Imagine I have a property :loves that is not :Symmetric and I'm working in the following closed "space"
I can the express this idea in a pidgin of first order logic
which infers the new facts
Can I define this :mutallyLoves property in OWL? EDIT: I'd be interested in seeing ways to materialize or query :mutallyLoves using other tools, like SPARQL, RIF, SPIN, whatever... asked 06 Nov '11, 14:11 database_animal ♦ 
I think to do this in SPIN, you need to create your own sub class of rdf:Property. For example, my:DerrivedProperty. And your own property to say what property it is derived from. For example, my:derrivedFrom. Then you would say the following:
The following SPIN rule should create the inferences:
You can also throw in
This rule will work collaboratively with SPIN OWL RL rules for symmetricity answered 07 Nov '11, 17:48 irene_polikoff 
We can extend Signified's partial solution that uses a class :MutuallyLoved into a full solution for the property :mutuallyLoves, if we make two additional assumptions. Firstly, and that's probably easy to accept, we state that if A mutually loves B, then A also (ordinarily) loves B:
Secondly, we only consider /true/ love, and, as we all know, true love can only be given to a /single/ person (at most):
Next, we "translate" the class of people who are mutually loved into the class of people who are mutually loving /someone/:
Now let's probe :Naoko's and :Sato's love! As :Naoko is a member of class :MutuallyLoved, there must be, via axiom (3), some Mr. X whom she :mutuallyLoves. Now, as we know from (1), to :mutuallyLoves people means to :loves them, so we know that :Naoko :loves Mr. X. And as :loves has been determined to be a functional relationship by (2), it turn's out from the premise that ":Naoko :loves :Sato" that Mr. X is, in fact, :Sato himself! Hence, there is no more reason to disbelieve in :Naoko's and :Sato's true love for each other:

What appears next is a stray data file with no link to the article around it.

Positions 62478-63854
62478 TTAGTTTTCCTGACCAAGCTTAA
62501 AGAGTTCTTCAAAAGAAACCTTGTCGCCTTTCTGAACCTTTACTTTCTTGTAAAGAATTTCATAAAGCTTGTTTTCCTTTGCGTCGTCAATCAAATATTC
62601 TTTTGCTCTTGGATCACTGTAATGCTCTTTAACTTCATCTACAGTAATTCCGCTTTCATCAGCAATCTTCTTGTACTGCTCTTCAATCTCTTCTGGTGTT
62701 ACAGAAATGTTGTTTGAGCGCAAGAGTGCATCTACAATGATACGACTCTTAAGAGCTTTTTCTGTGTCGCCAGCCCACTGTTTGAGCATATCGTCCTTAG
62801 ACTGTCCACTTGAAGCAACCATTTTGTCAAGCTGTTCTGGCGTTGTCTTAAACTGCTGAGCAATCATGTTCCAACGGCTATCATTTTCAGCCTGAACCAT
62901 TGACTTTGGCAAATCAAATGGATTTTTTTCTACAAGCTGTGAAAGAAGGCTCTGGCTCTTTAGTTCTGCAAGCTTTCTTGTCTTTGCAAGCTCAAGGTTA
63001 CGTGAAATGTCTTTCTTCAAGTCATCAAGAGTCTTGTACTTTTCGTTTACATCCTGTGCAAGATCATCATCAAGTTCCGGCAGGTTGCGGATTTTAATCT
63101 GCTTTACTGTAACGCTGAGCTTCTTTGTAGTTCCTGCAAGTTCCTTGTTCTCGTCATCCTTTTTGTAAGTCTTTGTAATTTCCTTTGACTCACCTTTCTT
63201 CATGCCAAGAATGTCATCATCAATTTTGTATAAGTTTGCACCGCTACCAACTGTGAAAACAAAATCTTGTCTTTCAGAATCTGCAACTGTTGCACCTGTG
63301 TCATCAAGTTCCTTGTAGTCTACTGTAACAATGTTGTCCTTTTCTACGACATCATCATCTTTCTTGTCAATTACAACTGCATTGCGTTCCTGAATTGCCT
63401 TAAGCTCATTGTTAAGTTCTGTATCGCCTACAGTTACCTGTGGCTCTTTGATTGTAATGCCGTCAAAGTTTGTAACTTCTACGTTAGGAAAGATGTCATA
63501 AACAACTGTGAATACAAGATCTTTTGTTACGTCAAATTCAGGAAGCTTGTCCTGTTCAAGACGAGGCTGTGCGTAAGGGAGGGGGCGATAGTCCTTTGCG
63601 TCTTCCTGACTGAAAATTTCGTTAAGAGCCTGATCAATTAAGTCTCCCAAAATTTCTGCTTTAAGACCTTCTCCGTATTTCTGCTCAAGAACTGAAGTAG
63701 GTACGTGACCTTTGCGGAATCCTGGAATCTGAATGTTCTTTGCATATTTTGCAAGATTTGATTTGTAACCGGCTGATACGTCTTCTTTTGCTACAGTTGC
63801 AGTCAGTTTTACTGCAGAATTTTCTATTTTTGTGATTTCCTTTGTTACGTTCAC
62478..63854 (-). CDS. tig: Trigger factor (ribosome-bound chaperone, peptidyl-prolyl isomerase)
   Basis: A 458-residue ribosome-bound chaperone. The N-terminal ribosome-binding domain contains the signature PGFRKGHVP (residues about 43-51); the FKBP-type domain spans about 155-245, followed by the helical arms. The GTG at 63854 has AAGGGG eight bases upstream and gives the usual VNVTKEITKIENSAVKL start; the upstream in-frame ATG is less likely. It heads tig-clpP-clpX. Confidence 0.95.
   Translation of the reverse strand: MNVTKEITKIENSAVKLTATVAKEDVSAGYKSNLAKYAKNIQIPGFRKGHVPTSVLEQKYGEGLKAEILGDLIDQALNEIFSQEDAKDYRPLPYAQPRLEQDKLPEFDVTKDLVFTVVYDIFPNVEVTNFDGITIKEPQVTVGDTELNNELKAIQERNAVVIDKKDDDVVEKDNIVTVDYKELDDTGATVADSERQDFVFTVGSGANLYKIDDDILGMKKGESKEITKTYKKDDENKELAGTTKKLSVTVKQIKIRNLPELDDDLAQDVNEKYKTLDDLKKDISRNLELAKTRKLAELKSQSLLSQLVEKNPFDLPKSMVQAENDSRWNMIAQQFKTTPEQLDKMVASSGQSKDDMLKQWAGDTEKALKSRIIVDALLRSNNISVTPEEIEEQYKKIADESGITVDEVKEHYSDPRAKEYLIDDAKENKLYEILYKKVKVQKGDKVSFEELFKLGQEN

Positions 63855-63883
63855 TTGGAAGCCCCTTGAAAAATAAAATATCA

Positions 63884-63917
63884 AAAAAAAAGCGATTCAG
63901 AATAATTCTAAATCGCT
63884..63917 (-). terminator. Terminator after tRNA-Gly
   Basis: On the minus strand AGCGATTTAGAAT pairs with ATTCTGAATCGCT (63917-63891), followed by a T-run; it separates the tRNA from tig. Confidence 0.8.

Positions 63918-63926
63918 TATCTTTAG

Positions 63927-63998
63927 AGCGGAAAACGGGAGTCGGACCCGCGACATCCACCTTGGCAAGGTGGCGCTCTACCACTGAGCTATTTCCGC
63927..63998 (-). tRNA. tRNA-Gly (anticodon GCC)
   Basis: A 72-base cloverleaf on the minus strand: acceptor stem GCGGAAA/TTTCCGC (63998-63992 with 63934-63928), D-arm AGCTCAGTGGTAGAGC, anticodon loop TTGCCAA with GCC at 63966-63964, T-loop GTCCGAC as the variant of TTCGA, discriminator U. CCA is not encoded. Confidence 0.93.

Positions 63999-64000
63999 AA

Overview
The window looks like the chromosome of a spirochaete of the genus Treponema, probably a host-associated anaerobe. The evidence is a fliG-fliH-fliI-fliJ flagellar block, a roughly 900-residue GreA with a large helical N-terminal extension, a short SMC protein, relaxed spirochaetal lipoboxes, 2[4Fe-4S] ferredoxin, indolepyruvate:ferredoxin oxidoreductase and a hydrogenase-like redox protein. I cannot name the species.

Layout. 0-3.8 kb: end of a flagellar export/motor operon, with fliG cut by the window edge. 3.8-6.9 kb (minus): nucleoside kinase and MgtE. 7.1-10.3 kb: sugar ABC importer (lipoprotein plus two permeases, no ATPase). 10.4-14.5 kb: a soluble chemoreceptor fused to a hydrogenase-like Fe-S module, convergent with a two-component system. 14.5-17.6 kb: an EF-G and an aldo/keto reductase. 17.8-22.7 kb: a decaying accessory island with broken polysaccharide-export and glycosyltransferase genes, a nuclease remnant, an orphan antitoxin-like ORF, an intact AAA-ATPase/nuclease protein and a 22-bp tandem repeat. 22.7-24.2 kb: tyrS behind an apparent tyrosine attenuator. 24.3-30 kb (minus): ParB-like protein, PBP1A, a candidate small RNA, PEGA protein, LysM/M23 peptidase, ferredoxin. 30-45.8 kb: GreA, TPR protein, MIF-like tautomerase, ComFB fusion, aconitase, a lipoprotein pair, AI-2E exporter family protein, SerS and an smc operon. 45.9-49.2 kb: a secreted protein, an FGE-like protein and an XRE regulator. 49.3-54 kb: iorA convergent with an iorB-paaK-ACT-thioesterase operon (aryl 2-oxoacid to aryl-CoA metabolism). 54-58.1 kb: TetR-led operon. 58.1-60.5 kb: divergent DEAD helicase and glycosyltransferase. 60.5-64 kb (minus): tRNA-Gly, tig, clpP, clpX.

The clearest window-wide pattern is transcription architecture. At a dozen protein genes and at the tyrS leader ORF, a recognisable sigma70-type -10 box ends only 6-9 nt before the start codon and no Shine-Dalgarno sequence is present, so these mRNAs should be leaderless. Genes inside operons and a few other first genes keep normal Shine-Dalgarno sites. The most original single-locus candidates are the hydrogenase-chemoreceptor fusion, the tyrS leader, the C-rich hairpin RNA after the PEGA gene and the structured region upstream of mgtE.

Lovely story, isn't it! But what about reasoning? The result is clearly too hard for the OWL 2 RL/RDF rules, with all the property restrictions and existential semantics being involved. I have checked with Ivan Herman's online RL reasoner, with all additional features turned on, and got a negative result. The solution /is/ in the scope of the OWL 2 Direct Semantics when applied to the /unrestricted/ OWL 2 Structural Specification, but is unfortunately beyond OWL 2 DL, since already Signified's example is in conflict with one of the global restrictions of OWL 2 DL ("You shall not apply selfrestrictions on properties defined by property chain axioms!"), and my three additional axioms above make the situation even worse. HermiT 1.3.2 does not confirm the entailment (wrongly claims nonentailment). Pellet 2.3.0 claims entailment, but only after several suspicious warnings that it will ignore diverse axioms while doing reasoning and that the conclusion ontology is empty, which is clearly not the case, so it seemed to be confused and only accidentally correct. Therefore, it turns out that using an OWL 2 DL reasoner is not a reliant method. The tests were made with this cleanedup version of the whole example in RDF/XML: However, the solution is, formally, in OWL 2 Full. I have checked it with our "naive" approach to OWL 2 Full reasoning presented in http://dx.doi.org/10.1007/9783642224386_35 and it worked! I'm afraid, I still haven't a handy reasoner tool for people to easily play with themselves, but whoever is interested can copy and paste the TPTP code at into any firstorder theorem prover (see the link in the file there for FOL reasoners). That's a translation of the example here. The remaining stuff in the file is a sufficient selection of OWL 2 Full semantic conditions to make the example produce the result (the full set of semantic conditions would be a little too much and would be inefficient). Happy OWL 2 Full reasoning! :) answered 10 Nov '11, 20:13 Michael Schn... ♦ 2